Bezerra da Silva played zabumba as a child and sang coco in Recife. He moved to Rio de Janeiro in 1942, and in 1950, Rádio Clube do Brasil hired him as a session musician. In 1960 he became a member of the Orquestra Copacabana Discos of Sao Paulo, and in the 1970s and 1980s he performed with the Orquestra da TV Globo. He recorded his first singles in 1969, and went on to release 30 albums over the course of his career, charting many hits in his native country. His music often deals with political and social issues, touching on gang violence, the drug trade, and the law.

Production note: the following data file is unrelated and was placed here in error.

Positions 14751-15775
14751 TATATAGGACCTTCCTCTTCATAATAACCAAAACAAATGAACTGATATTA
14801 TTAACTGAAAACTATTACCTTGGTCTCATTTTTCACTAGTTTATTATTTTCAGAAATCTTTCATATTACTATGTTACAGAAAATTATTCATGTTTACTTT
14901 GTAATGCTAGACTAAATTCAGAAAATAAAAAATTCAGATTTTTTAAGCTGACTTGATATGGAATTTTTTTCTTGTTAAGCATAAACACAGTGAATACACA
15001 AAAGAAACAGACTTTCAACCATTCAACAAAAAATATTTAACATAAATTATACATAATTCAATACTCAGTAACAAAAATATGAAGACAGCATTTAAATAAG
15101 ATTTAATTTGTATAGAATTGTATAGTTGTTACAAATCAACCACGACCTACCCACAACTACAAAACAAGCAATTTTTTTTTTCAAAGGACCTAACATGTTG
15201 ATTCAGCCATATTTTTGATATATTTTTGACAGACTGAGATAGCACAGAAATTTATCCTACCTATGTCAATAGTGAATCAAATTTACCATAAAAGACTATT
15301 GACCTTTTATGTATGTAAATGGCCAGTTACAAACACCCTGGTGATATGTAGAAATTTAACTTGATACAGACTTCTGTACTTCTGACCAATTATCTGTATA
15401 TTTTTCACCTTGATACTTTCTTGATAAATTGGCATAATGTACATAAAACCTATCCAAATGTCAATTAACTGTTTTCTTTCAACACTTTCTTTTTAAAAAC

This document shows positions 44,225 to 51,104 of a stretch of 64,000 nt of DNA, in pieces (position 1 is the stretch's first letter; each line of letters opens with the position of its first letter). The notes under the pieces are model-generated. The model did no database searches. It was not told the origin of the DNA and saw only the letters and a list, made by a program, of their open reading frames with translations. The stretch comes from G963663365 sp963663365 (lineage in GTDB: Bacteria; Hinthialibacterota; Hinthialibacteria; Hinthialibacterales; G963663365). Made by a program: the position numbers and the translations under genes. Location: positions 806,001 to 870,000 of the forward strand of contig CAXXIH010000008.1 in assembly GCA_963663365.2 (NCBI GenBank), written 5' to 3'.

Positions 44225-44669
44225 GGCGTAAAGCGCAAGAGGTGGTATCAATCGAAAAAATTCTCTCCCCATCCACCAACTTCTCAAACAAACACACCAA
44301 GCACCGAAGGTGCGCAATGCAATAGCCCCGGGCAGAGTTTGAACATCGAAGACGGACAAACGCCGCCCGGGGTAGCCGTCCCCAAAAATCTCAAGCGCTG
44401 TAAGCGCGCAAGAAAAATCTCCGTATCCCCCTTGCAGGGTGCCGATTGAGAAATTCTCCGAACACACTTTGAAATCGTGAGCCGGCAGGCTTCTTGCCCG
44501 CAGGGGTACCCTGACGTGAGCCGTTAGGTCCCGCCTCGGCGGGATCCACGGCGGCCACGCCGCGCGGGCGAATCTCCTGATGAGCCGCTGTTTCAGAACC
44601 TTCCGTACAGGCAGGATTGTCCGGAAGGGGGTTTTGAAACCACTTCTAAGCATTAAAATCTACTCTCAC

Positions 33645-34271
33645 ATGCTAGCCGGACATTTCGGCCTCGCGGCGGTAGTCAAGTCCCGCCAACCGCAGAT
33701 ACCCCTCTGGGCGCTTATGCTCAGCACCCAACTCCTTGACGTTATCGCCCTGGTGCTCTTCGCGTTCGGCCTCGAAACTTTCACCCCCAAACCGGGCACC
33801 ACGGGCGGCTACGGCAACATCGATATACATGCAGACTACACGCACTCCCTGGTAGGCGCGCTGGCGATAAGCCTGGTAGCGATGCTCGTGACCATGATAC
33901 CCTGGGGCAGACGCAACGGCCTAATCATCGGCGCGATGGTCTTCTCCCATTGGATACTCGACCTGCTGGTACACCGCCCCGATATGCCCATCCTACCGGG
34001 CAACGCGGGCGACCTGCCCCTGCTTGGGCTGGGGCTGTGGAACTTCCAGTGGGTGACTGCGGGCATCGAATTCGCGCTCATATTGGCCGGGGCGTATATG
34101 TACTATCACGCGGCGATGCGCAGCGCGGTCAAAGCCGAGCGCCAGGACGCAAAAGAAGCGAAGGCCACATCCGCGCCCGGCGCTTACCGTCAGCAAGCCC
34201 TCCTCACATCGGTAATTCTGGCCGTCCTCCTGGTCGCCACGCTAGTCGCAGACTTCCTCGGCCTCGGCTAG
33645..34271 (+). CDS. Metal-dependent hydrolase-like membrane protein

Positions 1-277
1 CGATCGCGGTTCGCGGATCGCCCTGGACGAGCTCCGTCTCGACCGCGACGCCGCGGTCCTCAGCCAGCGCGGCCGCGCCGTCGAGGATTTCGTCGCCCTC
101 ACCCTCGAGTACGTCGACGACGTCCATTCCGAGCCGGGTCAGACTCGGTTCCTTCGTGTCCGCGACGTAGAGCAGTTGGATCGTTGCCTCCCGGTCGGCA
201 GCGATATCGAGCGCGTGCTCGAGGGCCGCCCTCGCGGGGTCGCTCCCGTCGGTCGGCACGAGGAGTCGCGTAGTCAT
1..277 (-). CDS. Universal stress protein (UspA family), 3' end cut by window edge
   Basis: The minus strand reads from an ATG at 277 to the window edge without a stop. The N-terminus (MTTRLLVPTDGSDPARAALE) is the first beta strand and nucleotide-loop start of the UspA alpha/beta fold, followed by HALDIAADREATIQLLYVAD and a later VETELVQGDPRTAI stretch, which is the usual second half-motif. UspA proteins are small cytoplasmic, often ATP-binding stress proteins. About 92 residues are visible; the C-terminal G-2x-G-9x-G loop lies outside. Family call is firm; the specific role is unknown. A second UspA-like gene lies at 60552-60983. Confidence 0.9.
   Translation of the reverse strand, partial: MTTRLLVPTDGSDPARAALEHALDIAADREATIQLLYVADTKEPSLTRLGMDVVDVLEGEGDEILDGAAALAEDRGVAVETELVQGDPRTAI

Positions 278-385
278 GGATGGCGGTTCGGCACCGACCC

Bezerra became known for recording sambas from unfamed and marginalized composers, which were often people living in difficulties and dealing with criminal environments, who wrote with sharp irony. The label sambandido (samba + bandit) was sometimes used to refer to his work, and he strongly disliked the word. One of his greatest hits, which was rerecorded several times by various artists, is Malandragem Dá Um Tempo, whose chorus is I'm going to roll, but I won't light it now, an allusion to the efforts marijuana users make in order to avoid the law.